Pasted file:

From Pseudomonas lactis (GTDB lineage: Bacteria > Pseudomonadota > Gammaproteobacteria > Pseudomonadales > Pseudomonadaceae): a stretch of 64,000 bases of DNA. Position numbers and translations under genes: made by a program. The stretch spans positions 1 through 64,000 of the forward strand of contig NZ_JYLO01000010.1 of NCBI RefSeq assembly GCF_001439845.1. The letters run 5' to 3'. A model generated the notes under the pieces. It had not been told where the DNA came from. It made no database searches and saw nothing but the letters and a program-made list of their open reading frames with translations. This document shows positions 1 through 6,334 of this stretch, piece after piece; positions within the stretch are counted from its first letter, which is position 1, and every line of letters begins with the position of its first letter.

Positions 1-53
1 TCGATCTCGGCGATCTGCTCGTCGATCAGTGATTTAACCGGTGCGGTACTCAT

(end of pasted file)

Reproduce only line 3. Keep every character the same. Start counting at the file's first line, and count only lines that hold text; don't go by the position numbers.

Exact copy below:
1 TCGATCTCGGCGATCTGCTCGTCGATCAGTGATTTAACCGGTGCGGTACTCAT